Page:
Another vexing issue is whether consent must be verbal or may be assumed from silence or from actions. Should the law impose upon women the obligation to speak up and say “no”, or should the law impose upon men the obligation to first hear the word “yes”? Requiring a man to obtain verbal consent comes close to criminalising sexual behaviour which might be considered “normal” in an age when permissiveness is giving way to liberalism. This school of thought is also aware of a stereotype in forming such a law – men are entitled to pursue sex till women, conceptualised as the gatekeepers of “virtue”, physically resist. And what extent of resistance would suffice for the law’s standards?

This “active resistance model”, or if one could include “refusal” within the circumference of resistance, was conceptualised back in 1628 when Lord Edward Coke, an English barrister, defined rape as “when a man hath carnall (sic) knowledge of a woman by force and against her will.” The flaw is, this considers rape as the action of a libidinous man, and not one to assert power and perpetrate violence. This model, which is followed in India even now, comprises two competing conceptions of consent.

Generically, to “consent” to sex in law is to acquiesce to the intercourse in some way, whether by virtue of doing so subjectively, objectively, or as a matter of law. Specifically, to “consent” to sexual intercourse in law is to acquiesce to it in one or more particular ways. These range across three pairs of contrasting conceptions.

First is “factual” consent versus “legal” consent. A woman “factually” consents to sex when, whether in mind or expression, she actually desires and chooses sex, or if she is sufficiently indifferent to leave this choice to others. What suffices as sufficient indifference, however, remains subjective.

Second is “attitudinal” consent versus “expressive” consent, based on contrasting ways in which a woman can actually choose sex for herself. For instance, in Canada, the law defines “consent” as a choice the woman subjectively experiences – as opposed to a choice she objectively manifests. In this, there is yet another category: consent as a particular manner of having sex. While the boundaries between peno-vaginal sex, anal sex and oral sex are a no-brainer, what happens in a situation like the one Julian Assange found himself in? One of the two women who pressed rape charges, though initially a bit awkward and hesitant at his expressions and actions of ardour, subsequently decided to play along, and even have sex.  Apparently, she withdrew consent mid-coitus, upon realising Assange was not using a condom, or there had been a ‘condom malfunction’ (we still do not know if such a malfunction was wholly or partially inadvertent, or deliberate.)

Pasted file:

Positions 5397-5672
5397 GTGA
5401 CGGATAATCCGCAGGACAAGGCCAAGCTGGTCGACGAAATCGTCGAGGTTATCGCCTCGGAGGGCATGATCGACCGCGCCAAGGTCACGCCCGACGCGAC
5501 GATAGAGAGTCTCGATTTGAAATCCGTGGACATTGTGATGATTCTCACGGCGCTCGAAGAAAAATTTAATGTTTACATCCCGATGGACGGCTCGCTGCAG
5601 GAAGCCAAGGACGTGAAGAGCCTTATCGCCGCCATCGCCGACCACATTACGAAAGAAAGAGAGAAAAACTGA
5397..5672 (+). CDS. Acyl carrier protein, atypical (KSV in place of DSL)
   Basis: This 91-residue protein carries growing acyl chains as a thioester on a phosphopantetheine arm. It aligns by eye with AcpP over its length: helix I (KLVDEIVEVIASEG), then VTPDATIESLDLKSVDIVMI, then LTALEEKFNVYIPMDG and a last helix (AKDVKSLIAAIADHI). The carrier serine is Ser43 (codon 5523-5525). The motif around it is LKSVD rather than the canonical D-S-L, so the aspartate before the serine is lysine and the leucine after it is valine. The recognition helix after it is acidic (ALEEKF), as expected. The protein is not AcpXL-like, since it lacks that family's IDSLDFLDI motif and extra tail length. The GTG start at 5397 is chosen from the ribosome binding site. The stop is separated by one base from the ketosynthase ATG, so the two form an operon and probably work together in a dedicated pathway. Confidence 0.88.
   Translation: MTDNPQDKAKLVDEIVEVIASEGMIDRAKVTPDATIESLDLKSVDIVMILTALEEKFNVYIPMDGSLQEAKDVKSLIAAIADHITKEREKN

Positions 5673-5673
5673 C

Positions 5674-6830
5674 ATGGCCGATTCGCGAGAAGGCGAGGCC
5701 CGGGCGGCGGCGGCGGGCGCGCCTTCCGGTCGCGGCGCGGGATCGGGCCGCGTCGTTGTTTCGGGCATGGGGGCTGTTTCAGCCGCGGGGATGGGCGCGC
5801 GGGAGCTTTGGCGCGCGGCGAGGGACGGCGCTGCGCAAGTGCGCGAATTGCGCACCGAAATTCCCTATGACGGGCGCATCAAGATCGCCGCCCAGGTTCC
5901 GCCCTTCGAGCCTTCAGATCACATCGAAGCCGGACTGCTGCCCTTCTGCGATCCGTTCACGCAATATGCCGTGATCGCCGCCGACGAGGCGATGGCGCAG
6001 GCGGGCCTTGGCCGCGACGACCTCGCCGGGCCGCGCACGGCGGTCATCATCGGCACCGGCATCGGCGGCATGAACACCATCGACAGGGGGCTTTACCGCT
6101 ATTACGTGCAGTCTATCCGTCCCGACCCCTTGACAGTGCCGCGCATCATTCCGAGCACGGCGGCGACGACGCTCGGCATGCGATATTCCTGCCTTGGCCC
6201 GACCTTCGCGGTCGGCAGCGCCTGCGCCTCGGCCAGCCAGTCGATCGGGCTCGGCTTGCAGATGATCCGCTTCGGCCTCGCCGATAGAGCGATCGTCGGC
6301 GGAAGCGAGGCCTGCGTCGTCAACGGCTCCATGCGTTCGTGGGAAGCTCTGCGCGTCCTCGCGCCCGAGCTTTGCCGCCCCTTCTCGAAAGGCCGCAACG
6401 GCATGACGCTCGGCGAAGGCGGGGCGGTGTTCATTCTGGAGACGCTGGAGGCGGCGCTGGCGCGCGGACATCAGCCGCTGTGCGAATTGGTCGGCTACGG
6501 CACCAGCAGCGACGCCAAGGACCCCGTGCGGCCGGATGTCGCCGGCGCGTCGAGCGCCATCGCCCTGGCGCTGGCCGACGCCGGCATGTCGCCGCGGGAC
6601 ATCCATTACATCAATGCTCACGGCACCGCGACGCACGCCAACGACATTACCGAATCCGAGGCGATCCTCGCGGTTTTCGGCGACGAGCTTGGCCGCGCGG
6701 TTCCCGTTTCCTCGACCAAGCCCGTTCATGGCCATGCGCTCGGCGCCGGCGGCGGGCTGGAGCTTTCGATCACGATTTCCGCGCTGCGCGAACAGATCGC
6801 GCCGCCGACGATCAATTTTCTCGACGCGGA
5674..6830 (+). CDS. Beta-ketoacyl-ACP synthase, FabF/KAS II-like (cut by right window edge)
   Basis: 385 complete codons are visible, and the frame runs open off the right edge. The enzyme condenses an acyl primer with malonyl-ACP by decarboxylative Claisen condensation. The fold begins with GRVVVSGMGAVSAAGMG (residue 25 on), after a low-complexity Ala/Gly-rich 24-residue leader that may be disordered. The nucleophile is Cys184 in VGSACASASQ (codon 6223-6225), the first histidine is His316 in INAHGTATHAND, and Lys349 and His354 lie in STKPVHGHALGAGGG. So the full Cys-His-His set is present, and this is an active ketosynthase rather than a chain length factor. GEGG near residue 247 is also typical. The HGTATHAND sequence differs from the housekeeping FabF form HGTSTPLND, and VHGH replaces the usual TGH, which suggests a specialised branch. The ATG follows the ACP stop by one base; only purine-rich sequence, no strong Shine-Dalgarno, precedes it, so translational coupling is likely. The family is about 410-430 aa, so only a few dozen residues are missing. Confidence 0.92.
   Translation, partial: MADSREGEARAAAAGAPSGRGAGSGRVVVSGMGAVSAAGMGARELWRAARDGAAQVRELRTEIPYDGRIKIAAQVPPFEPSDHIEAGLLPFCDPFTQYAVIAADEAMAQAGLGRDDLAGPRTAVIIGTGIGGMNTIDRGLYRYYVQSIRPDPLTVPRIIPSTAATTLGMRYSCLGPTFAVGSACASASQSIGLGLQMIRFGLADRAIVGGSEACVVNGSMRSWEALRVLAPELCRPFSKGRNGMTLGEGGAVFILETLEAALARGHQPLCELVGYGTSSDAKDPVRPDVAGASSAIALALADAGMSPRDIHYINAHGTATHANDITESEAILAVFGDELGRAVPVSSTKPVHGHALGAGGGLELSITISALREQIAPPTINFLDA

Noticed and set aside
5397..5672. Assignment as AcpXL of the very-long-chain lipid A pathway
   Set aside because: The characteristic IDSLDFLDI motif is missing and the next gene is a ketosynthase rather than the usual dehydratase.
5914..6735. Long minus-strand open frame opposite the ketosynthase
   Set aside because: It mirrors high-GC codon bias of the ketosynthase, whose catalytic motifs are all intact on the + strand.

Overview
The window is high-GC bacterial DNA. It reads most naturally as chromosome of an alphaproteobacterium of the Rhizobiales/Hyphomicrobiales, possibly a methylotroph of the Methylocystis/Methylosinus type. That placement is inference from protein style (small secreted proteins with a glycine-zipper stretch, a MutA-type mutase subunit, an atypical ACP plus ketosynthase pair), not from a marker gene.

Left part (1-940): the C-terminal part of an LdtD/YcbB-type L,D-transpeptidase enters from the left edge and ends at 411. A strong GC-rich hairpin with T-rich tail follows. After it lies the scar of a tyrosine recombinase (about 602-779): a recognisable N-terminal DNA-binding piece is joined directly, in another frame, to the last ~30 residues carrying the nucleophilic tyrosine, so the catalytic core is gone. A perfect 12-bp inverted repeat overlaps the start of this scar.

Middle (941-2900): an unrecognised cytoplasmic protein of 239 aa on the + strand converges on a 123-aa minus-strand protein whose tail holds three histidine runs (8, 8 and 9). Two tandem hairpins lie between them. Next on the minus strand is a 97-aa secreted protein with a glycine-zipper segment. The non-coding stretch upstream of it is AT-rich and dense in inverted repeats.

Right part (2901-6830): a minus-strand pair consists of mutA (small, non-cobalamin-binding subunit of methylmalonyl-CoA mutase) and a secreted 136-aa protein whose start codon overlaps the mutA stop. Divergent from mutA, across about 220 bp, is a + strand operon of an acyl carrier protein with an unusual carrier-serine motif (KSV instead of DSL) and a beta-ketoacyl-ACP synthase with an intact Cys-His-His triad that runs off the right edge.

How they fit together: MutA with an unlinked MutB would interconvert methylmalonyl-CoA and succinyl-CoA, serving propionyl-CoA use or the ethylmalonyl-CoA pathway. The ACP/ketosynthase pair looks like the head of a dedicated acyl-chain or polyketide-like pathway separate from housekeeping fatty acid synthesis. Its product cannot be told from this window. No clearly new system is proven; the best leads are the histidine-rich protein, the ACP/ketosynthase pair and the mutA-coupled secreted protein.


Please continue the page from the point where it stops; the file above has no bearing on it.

Hence, while not budging an inch on the principle of consent, both men and women, as comrades-in-arms striving for a more just and egalitarian society, need to engage with, even challenge, the complexities as outlined above.

In the choppy waters of the befuddling complexities of the “consent-only” rape law, how are men supposed to conduct themselves? 

As a man dwelling in the present society, somewhere I do appreciate the concerns that arise in men’s minds. But Mehrotra and Prasannarajan’s “phobia” are emblematic of the brand of masculinity that is steeped in patriarchy and has scant regard for women’s autonomy or agency. All one has to do is move with a healthy understanding and respect for women, not tread with caution against a “draconian” law or tiptoe in fear of “hysterical” feminists.

Saurav teaches Media Law & Jurisprudence in Mumbai and Pune. Follow him on twitter @SauravDatta29.